Ndukwe Ekekwe was a burgeoning businessman. The 35-year-old dealt in phone accessories in a shop at the popular Alaba International Market, Ojo, Lagos. He was a wholesaler with a large client base – people came all the way from the North to buy from him. He was doing well, hustling diligently to cater for his family, especially his aged parents.
But all of this would change, suddenly, beginning from a fateful Friday.
It was specifically Friday, February 16, 2018. While leaving home for his shop – which had just just taken delivery of brand new stock – four officers, led by a certain Hamza Haruna, accosted Ndukwe. They had him taken to a police van, which drove off. The arrest was swift and without an explanation.
At a point, the officers stopped the van at Igando to have a discussion among themselves. Ndukwe decided to use the opportunity to take out his phone and make calls. ¨When I brought out my phone, one of them (officers) saw me,¨ he remembers. ¨He (the officer) collected the phone and started beating me up, tearing my clothes in the process.¨
The officers took him to the SARS office in Ikeja, where they tortured him all night, then all day Saturday, right till the evening.
Ndukwe says he was taken back to his shop that Saturday, where he saw some unidentified men loading his new stock into a waiting van.
As he later found out, it was not a loading, but a looting.
“The leader of the men told his people to keep me busy so they could loot my shop,¨ he says.
“They then took me to the next floor, located above my shop. There, I felt a sudden push, and that is the last thing I can remember.¨
Ndukwe was in the air. Then on the ground. In a split second. A violent crash. A loss of consciousness. He had been pushed off the first floor and fallen to the ground.
“I was in the village on Sunday afternoon when I got a call that my son had been arrested,¨ Mrs Ekekwe, Ndukwe´s mother, recalls.
“I took a night bus to Lagos from Abia state. It took me three days to find him at the Police College Clinic in Ikeja. He had been dumped there, cuffed to the bed with no treatment, and only being fed cold yoghurt.¨
Mrs. Ekwekwe arranged for an ambulance to take her son from the Police College Clinic to a private hospital in Ilupeju for tests.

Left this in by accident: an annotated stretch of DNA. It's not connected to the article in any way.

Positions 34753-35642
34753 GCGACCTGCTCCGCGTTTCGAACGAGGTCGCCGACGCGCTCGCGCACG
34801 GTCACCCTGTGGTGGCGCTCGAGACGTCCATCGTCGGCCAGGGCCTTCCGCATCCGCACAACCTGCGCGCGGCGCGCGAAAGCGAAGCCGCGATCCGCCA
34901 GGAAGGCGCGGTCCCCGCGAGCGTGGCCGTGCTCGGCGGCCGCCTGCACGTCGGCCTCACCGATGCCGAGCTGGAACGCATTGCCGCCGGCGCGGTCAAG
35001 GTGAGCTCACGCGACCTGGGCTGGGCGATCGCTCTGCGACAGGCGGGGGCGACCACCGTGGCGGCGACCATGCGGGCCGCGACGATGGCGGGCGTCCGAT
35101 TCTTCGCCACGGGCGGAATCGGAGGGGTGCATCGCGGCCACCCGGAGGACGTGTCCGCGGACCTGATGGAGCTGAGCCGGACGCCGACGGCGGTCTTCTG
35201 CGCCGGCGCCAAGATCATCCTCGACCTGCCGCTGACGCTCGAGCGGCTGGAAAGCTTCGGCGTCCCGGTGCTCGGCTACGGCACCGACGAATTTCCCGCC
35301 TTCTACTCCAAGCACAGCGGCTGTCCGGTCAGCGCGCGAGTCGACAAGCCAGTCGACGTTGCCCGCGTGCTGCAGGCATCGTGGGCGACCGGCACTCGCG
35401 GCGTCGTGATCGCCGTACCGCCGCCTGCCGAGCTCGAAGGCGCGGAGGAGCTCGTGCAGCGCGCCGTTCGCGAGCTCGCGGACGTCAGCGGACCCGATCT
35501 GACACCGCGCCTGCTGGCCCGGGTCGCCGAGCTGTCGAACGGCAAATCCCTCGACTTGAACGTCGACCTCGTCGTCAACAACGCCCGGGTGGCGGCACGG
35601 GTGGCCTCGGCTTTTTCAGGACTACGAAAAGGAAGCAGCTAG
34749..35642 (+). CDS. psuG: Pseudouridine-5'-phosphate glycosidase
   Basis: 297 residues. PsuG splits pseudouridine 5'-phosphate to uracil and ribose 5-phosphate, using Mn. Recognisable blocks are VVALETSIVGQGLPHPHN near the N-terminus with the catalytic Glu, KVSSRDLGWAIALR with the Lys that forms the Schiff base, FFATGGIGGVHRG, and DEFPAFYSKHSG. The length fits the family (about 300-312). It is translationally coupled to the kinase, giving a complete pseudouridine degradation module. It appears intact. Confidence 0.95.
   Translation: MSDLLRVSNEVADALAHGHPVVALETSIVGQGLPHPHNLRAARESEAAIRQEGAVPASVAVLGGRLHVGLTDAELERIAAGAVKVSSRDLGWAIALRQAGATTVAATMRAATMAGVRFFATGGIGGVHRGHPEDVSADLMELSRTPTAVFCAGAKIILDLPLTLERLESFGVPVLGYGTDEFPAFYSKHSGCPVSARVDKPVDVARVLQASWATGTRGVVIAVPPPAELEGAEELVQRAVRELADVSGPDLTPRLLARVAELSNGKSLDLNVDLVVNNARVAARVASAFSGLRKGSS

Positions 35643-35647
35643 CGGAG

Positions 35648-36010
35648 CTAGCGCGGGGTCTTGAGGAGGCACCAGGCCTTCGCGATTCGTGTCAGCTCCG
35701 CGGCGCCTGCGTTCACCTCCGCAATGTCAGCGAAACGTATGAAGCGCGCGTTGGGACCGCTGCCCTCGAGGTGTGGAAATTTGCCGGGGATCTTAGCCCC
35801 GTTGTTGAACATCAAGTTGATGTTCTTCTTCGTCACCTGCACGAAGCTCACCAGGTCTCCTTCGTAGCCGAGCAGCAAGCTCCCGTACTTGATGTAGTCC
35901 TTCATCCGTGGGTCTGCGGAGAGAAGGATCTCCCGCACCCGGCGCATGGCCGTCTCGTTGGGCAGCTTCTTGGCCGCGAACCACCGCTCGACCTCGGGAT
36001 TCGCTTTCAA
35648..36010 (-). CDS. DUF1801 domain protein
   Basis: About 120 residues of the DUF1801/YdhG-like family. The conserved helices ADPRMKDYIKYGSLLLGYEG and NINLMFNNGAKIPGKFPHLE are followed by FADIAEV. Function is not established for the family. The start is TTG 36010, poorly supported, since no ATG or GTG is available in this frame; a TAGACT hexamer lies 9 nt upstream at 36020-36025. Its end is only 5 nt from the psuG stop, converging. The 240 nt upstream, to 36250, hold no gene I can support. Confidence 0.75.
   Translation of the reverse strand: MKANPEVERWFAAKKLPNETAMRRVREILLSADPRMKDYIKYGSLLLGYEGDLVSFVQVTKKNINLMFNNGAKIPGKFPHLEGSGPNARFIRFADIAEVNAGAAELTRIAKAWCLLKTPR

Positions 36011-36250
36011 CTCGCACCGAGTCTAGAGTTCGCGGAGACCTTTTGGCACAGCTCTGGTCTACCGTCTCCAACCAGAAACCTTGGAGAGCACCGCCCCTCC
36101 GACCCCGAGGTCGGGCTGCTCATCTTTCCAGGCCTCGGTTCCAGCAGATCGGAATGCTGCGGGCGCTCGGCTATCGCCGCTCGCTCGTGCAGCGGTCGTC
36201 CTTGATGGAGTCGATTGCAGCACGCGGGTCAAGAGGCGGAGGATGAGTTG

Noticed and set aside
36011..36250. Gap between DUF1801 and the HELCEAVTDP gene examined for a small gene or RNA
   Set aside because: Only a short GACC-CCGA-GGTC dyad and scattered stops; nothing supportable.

The test results came out, revealing the serious extent of damage done to Ndukwe. He finally got admitted to the Lagos University Teaching Hospital, Idi-Araba.
“I have been the one taking care of him ever since that time,¨ Mrs. Ekwekwe laments. ¨His life has been turned around. His business has folded. We have spent all we have to get him treated.¨
Seeking justice, Ndukwe and his mother appeared before the Doris Okuwobi-led Judicial Panel of Inquiry in October 2020.
“The police have tried many tactics to get the case thrown out, including alleging that my son jumped by himself while trying to escape arrest,¨ Mrs Ekwekwe says. ¨They even presented a video to show he jumped, but they ended up incriminating themselves.”
After several adjournments and delays by the Nigerian Police, the Investigating Police Officer who had led the arrest of Ndukwe finally appeared before the Judicial Panel.
The panel had earlier registered its displeasure with the Police for the delay in providing the IPO, whom Ndukwe identified as Hamza Haruna.
During his appearance, Haruna alleged that his team had been tipped off about Ndukwe having ammunition and stolen goods in his store. But he could not back this allegation with evidence, nor could he justify why Ndukwe was arrested, tortured and robbed of his goods.
Haruna’s appearance and statement was a miracle: for the first time since the ill-fated incident three years ago, Ndukwe and his family got to at least know why the police had come after him.
While appealing for justice, Mrs Ekekwe lamented on how the ordeal had crippled her son’s legs and life as a whole, and how her family had exhausted all their financial resources on getting him treated. She pleaded with the authorities to help get her son back on his feet.
“He is my only son, our breadwinner,¨ she said, ¨I just want him to walk again, so he can get his life back. It hurts to see a very hardworking young man lie down helpless everyday.”